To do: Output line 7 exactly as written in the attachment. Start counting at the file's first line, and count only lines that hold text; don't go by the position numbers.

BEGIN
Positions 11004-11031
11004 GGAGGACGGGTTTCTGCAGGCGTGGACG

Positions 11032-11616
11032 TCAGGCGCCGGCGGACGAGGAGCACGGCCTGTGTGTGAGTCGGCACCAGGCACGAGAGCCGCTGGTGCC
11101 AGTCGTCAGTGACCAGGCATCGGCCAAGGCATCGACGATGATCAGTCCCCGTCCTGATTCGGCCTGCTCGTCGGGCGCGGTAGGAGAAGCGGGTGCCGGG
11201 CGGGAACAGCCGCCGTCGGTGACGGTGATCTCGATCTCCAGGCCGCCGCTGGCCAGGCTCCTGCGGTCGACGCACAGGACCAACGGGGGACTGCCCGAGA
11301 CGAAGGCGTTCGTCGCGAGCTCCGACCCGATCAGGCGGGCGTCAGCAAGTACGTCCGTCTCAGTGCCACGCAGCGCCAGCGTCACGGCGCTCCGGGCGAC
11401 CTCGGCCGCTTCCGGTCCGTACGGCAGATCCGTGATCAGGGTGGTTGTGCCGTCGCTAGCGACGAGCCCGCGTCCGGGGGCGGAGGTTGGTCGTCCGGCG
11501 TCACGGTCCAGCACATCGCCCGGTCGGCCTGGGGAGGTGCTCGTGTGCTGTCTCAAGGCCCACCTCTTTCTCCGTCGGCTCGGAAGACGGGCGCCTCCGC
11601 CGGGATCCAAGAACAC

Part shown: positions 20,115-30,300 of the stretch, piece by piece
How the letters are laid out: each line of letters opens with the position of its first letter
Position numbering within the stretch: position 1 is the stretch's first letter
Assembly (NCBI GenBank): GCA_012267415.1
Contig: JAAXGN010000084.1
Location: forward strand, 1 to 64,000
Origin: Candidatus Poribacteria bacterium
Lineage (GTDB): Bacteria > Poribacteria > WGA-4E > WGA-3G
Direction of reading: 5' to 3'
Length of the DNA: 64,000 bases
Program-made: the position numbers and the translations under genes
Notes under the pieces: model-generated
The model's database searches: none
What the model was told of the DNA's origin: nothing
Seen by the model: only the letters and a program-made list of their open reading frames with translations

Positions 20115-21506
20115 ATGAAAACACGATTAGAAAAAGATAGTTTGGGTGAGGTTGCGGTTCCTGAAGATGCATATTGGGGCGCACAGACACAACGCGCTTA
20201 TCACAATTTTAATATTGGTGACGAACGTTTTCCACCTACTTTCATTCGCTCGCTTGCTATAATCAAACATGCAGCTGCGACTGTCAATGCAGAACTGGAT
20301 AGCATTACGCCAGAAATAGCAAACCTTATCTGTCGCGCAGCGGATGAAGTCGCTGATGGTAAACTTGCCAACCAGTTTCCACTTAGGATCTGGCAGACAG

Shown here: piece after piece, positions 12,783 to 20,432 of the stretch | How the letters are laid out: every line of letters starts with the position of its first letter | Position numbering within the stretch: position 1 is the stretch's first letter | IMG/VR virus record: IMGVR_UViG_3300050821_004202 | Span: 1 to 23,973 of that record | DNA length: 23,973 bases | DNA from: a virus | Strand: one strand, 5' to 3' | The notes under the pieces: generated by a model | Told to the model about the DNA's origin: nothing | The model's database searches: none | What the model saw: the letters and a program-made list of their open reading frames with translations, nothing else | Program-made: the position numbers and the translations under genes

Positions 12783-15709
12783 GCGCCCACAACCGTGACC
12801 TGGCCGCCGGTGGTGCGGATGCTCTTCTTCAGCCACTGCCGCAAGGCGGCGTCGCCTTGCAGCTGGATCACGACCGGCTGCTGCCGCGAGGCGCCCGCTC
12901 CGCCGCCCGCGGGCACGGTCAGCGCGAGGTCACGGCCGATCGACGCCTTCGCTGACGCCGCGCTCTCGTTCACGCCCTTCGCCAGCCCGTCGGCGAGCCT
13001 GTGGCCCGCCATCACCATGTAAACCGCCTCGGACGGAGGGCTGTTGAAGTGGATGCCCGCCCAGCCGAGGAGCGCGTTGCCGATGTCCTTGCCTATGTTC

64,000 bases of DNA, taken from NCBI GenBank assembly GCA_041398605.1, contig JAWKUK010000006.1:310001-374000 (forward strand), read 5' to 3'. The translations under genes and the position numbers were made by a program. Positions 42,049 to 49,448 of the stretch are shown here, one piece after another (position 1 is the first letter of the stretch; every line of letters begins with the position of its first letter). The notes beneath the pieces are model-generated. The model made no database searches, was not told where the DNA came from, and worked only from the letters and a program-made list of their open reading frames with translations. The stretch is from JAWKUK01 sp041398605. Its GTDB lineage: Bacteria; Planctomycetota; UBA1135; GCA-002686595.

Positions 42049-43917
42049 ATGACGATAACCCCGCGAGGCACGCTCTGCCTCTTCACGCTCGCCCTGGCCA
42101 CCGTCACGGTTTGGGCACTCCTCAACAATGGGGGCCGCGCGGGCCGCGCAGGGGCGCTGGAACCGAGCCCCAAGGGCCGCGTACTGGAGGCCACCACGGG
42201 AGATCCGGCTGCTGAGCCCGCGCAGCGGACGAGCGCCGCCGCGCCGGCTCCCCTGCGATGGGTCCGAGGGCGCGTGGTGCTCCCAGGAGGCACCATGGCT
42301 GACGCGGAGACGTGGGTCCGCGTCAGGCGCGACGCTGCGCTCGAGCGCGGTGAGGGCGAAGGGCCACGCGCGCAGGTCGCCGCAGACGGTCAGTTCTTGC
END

11301 CGAAGGCGTTCGTCGCGAGCTCCGACCCGATCAGGCGGGCGTCAGCAAGTACGTCCGTCTCAGTGCCACGCAGCGCCAGCGTCACGGCGCTCCGGGCGAC